The American Indian Hall of Fame Finds a New Home

via Facebook/The Loretto in Kansas City, Missouri, is the future site of the American Indian Center of the Great Plains.

The American Indian Hall of Fame Finds a New Home.

The American Indian Athletic Hall of Fame is taking another step forward in its illustrious history by moving its Hall of Heroes into the Loretto Building in Kansas City, Missouri.

Plans to move the plaques and memorabilia of 106 legendary Native athletes from its current location at Haskell Indian Nations University in Lawrence, Kansas are in progress. The move is expected to happen in early part of 2015.

The Hall of Fame has been on display at Haskell for 34 years. Through a partnership with the American Indian Center of the Great Plains, it has an opportunity to move one step closer to its own building, American Indian Athletic Hall of Fame president Carol Green said. “We’ve had a hard time raising money, but now we have a chance to do some things we’ve planned for years,” Green told ICTMN. “I love Haskell dearly. All my relatives went there. I taught there. But they didn’t have the room we needed to put up all our plaques or expand. We have some ideas on raising money, and eventually, we want to have our own building.”

Green said they would one day like the displays to be interactive where people can come in and hit a baseball or hit a tennis ball. A place where elementary school kids can come and see the pictures on the wall and interact with the displays and dream of being on display one day.

The HOF will have five offices in The Loretto Building. The building opened in 1903 and served as a Catholic academy for girls until the mid-1980s. It also underwent an $8 million upgrade in 1995. The additional space will display and allow visitors a chance to see pieces that are currently in storage because of Haskell’s limited space.

Learned, whose ancestors include Arapaho legends John and George Levi, talked of visiting with various tribal leaders and utilizing artists to provide paintings and busts of the inductees from their nation. There is also discussion of asking athlete’s families for items to expand displays. “I’ve always thought we needed to start looking at building our own Hall of Fame, one that shows the prestige of what Native Americans have done in the world of sports,” said American Indian Center of the Great Plains president John Learned. “I thought [the Hall of Fame board] just needs a hand up. We have the ability to help raise money and the ability to donate money to help them move forward with the project.”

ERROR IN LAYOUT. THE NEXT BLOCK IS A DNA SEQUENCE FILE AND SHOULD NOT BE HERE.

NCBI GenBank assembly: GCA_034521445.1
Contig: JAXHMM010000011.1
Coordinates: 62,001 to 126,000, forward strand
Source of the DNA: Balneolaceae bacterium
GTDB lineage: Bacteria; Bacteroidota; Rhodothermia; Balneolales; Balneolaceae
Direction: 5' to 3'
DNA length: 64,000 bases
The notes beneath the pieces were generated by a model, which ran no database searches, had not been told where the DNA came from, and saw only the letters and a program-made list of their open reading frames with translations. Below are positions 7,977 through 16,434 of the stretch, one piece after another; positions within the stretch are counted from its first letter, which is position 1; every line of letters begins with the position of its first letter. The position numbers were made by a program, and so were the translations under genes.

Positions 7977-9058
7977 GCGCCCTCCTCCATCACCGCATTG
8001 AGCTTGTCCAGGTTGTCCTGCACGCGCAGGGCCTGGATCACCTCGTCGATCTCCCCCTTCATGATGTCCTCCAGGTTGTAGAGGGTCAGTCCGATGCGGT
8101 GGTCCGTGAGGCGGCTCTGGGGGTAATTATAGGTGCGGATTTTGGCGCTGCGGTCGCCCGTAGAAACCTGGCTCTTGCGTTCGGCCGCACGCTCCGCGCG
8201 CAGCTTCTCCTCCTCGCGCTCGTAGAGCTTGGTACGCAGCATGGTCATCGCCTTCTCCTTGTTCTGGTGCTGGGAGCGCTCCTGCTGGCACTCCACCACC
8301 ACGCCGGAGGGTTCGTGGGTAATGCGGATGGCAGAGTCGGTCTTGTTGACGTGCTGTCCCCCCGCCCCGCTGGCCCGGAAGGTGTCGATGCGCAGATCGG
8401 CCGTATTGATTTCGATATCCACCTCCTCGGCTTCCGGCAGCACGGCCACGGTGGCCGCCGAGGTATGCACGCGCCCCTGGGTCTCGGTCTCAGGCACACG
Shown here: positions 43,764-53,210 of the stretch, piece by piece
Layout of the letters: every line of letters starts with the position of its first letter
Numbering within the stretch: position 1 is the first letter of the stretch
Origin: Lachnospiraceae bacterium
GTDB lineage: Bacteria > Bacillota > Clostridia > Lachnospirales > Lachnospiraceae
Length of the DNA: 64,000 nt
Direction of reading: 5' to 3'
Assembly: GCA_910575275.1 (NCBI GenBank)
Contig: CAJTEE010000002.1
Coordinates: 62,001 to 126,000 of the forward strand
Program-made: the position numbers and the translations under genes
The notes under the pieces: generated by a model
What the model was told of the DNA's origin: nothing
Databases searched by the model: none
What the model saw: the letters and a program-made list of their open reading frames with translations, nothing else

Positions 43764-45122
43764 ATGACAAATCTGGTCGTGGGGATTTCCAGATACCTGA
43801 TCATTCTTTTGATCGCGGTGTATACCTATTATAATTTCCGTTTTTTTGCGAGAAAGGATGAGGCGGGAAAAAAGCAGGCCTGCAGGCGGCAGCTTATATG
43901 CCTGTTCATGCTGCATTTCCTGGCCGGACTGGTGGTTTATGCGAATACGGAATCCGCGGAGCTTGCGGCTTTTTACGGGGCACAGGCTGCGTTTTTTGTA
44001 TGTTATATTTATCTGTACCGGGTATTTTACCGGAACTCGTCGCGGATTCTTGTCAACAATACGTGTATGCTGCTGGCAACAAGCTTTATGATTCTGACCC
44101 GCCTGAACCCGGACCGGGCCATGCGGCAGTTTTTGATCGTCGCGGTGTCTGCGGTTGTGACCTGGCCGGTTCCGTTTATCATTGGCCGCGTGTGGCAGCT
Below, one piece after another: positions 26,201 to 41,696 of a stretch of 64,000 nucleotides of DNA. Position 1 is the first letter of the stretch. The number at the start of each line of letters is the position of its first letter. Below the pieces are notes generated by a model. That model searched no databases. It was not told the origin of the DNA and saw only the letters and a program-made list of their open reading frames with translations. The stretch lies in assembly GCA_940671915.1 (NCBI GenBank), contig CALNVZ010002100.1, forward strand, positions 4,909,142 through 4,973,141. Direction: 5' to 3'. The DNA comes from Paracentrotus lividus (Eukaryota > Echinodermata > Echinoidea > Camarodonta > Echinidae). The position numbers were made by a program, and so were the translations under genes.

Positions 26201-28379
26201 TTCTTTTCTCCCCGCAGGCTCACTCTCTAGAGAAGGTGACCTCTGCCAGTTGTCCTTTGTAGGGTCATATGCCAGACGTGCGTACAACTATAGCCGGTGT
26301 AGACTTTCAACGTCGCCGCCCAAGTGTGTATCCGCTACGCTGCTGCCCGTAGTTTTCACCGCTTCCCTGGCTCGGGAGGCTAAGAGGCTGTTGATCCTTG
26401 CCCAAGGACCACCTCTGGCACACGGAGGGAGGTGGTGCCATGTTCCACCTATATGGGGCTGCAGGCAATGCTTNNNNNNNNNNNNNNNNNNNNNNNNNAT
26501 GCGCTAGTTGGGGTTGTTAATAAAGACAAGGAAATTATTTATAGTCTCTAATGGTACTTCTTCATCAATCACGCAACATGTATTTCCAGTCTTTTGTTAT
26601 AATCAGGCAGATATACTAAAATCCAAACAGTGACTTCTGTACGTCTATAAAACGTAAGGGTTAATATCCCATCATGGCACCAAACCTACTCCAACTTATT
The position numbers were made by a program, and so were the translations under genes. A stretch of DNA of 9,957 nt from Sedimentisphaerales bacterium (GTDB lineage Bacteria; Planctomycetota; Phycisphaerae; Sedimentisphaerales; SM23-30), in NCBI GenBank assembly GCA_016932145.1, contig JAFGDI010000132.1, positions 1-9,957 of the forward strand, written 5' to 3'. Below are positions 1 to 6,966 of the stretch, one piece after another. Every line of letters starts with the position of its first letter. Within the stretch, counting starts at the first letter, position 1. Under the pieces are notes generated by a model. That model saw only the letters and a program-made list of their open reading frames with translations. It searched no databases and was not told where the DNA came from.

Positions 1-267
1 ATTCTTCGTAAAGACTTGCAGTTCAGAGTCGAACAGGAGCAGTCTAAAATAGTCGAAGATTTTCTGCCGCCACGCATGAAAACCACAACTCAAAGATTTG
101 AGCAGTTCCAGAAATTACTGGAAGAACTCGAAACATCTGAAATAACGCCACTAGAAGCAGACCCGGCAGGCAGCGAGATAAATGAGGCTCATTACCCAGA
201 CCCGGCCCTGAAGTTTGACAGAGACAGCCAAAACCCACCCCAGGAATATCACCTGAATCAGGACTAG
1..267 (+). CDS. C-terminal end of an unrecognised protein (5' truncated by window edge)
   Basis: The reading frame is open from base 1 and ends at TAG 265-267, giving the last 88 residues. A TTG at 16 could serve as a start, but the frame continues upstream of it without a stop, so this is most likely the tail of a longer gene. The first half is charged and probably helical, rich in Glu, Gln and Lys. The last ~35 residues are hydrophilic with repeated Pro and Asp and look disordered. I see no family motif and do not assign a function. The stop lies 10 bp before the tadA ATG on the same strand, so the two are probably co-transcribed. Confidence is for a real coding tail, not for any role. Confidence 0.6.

Robert L. Bennett (Oneida) and Louis R. Bruce (Mohawk/Sioux) founded the American Indian Athletic Hall of Fame in 1972. Inductee and Olympic gold medalist Billy Mills, Lakota, was the first coordinator. “I can’t think of a better place to have it than Kansas City,” Mills told ICTMN. “It’s a very, very quality concept and what Johnny is trying to do is incredible. I know him as a friend more than a business man, but I am extremely impressed with idea.”

Long-time Haskell football coach Gary Tanner’s son Brady was one of six athletes inducted in 2013. “I’m excited that it’s been outside my office for all these years, but I’ve always thought there should be more to the Hall of Fame. They have some big name people that have done great things, and they should be honored more than just in the lobby of our gym,” Tanner said. “They will be able to enhance it. I’ll miss it, but I’m glad for what they’ll be able to do for the Indian athletes by making it more accessible to more people.”

Former Arizona State football player Jim Warne, Lakota, was inducted in 2004. “We definitely need to get more exposure,” said Warne, who helped the Sun Devils win the 1987 Rose Bowl. “They’ve done an incredible job with the limited funding they’ve had. It would be nice to see multi-tribes participate with this project.”

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